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Sometime in the mid-1990's I was appointed to lead the hardware portion of an engineering project, and a much senior colleague was appointed the software lead. At our first meeting I presented a brilliantly overwrought integration plan, and then asked him what he thought. "I don't know," he replied, "I'm still groping."
You get the sense that Ludwig von Bertalanffy also was groping as he wrote General Systems Theory. Between pages 1 and 259 you read many interesting things, but if asked at the end to articulate the fundamental principles of general systems theory, you might be embarrassed. There is nothing here for the mind to take firm hold of, no basic insight from which to build a theory--no universal law of gravitation, no axioms of probability, no fundamental theorem of algebra, not even a grand hypothesis, like random-mutation/natural-selection. A "general theory" of anything is difficult to imagine without such a foundation, which is perhaps why General Systems Theory in the end leaves you feeling undernourished.
Even the mathematical part is unsatisfying. Chapter 3, "Some System Concepts in Elementary Mathematical Consideration," purports to present quantitative tools. "For illustration, we choose a system of simultaneous differential equations," explains the author. But the equations are written in an entirely abstract and thoroughly general fashion, to the point that, if you're familiar with systems of differential equations, the presentation is pat; if not, it's opaque. And once the general solutions are presented, there is no attempt to solidify understanding through examples. This is an exposition for the mathematically conversant in whom intuition is already well developed. There is no attempt to edify the layman.
Even when an opportunity to edify presents itself, the author abandons it. For example, in asserting the similarity of "system laws" in different sciences, he cites (p. 81) what must be a fascinating case were it explained. "[T]here are hardly processes more unlike phenomenologically and in their intrinsic mechanisms than the formation of a whole animal out of a divided sea-urchin...and gestalt perception in psychology. Nevertheless, the principles governing these different phenomena show striking similarities." Indeed, the reader anticipates being struck, looks forward to it even. Alas, in vain: the very next sentence moves on to an example concerning the evolution of Germanic languages, equally curious, equally unelaborated.
It doesn't take long, in fact, to figure out that von Bertalanffy isn't writing to you, the reasonably intelligent and interested non-specialist. He is writing to a particularly rarified stratum of humanity, rare even in the halls of elite universities. He is writing as a Renaissance Man to other Renaissance Men, those to whom neither systems of differential equations, nor corporal regeneration of sea-urchins, nor gestalt psychology, nor linguistics need be explained. This is apparent from the examples cited above, from von Bertalanffy's habit of referring to scientific results merely by citing an author (e.g., "the machine concept of Ashby"), and from his occasional use of German, French, and Latin with neither translation nor apology.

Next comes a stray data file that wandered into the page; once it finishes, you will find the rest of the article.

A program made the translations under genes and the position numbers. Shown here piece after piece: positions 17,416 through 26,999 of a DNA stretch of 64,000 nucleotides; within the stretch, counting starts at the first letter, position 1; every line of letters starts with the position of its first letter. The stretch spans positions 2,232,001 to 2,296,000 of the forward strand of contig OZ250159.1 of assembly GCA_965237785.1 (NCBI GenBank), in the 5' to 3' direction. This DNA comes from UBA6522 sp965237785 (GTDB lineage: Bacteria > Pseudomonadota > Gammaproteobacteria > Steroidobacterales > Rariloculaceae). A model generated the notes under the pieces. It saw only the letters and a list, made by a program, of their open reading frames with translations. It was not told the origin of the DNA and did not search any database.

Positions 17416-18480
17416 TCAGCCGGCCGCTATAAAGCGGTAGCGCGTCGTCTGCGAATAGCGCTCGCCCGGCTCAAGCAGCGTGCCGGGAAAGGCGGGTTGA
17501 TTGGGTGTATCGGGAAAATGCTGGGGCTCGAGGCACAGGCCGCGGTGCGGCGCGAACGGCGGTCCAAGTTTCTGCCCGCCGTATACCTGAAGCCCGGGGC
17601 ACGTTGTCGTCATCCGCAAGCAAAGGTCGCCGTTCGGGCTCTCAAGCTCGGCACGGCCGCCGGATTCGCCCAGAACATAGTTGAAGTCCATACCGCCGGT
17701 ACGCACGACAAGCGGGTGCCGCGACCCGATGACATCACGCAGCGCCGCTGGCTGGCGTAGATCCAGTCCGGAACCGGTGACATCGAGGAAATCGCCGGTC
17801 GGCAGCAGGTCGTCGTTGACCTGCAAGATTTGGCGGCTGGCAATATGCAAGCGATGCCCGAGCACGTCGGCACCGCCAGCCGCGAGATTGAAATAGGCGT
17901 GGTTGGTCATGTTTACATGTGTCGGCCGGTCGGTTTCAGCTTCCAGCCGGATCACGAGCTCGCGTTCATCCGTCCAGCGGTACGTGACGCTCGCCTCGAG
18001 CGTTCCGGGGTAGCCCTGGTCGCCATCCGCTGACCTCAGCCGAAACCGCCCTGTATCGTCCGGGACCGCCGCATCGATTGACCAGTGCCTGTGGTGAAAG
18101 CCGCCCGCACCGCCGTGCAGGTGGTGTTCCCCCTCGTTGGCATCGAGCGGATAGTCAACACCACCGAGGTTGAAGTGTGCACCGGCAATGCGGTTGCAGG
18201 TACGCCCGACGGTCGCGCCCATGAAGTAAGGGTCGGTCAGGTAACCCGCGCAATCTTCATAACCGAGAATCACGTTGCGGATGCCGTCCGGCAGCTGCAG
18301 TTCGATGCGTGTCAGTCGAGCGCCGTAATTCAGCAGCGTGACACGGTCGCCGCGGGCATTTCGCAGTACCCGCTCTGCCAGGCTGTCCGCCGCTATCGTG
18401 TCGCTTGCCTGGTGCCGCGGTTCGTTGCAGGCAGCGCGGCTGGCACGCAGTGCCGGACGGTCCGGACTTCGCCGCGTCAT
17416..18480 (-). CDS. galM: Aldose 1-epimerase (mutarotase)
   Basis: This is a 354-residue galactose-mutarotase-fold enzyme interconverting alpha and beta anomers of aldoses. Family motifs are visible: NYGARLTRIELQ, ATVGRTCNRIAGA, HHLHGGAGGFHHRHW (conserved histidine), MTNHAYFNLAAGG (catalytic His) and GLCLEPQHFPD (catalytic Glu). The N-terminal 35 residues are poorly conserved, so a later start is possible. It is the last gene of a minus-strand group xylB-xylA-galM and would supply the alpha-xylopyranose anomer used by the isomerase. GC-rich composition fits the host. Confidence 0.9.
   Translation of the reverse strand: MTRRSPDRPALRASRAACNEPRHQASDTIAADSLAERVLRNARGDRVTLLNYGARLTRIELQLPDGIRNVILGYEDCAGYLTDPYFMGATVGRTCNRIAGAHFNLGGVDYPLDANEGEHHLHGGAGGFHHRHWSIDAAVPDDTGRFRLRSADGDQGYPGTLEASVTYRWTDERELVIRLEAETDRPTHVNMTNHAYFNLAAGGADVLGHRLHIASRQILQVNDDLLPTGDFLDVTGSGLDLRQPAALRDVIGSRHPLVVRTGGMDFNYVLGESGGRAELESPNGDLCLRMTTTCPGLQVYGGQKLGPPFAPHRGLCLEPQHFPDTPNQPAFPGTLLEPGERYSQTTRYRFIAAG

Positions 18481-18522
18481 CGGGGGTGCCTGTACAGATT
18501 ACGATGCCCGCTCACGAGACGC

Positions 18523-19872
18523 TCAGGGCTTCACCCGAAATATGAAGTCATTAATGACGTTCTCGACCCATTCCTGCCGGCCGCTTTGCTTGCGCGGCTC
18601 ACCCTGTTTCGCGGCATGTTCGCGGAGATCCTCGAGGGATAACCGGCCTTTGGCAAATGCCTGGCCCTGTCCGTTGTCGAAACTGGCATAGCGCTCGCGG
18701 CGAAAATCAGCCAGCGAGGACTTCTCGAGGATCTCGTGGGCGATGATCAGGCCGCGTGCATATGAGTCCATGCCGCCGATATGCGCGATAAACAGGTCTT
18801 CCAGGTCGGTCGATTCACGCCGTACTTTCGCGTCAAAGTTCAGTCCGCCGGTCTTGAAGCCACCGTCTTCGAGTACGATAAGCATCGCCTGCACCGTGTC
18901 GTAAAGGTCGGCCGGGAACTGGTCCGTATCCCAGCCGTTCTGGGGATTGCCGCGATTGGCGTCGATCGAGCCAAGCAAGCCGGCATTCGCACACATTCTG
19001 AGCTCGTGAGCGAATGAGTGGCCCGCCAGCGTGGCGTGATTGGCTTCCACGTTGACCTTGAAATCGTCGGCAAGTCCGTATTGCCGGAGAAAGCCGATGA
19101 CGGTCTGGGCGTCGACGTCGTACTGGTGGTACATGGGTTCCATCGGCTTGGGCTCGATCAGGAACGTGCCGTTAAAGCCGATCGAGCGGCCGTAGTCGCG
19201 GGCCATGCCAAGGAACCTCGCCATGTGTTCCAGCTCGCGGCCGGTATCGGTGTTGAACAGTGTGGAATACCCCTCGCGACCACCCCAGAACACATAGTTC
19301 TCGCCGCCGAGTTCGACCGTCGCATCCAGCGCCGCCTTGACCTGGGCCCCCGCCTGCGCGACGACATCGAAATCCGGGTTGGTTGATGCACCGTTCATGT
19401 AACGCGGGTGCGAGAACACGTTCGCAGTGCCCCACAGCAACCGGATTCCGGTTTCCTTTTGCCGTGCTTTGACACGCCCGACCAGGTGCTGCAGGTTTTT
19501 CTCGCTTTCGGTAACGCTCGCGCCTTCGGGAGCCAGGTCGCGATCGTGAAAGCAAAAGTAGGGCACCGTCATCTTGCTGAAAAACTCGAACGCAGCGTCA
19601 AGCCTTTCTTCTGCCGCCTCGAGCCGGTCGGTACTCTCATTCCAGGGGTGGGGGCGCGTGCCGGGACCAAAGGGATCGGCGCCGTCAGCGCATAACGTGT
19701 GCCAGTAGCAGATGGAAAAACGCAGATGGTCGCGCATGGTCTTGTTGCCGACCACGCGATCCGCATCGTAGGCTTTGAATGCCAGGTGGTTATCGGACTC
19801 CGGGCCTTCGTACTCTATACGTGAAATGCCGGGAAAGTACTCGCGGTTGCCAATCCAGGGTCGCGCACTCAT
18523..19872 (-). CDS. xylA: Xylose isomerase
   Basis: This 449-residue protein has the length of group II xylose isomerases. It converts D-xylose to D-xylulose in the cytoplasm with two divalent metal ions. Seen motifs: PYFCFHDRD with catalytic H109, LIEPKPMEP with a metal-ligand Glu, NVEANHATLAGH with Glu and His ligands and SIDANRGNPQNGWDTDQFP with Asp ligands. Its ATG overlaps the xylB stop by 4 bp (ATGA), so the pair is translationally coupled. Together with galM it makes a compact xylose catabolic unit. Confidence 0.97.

But one has to wonder: If the intended audience was a bunch of academics for whom explanations are unnecessary, why write the book? At the time of his writing (late 1960's) von Bertalanffy seemed to be looking for a science that could deconstruct biological, behavioral, and social systems--he mentions these three repeatedly--the way Newton deconstructed the mechanical universe. The motivation for this seemed to be, at least in part, a desire to transcend the seemingly heartless rationality of the mechanical view, a view that (p. 49) "found its expression in a civilization which glorifies physical technology that has led eventually to the catastrophes of our time."
"What is lacking...is knowledge of the laws of human society, and consequently a sociological technology. So the achievements of physics are put to use for ever more efficient destruction; we have famines in vast parts of the world while harvests rot or are destroyed in other parts; war and indiscriminate annihilation of human life, culture, and means of sustenance are the only way out of uncontrolled fertility and consequent overpopulation. They are the outcome of the fact that we know and control physical forces only too well, biological forces tolerably well, and social forces not at all."
Von Bertalanffy did not articulate anything like the foundations of a "sociological technology" in General Systems Theory, and, unless I am very much behind times, I don't think anyone has done so since. Instead he seems to have accepted that the best he could do at the time was to lay down an historical marker reporting the state of things as he approached the end of his career, to provide an "unpretentious survey," and "a sort of guide to research done in the field and to areas that are promising for future work." General systems theory was then, and remains, "a field...which is still groping to find its correct foundations."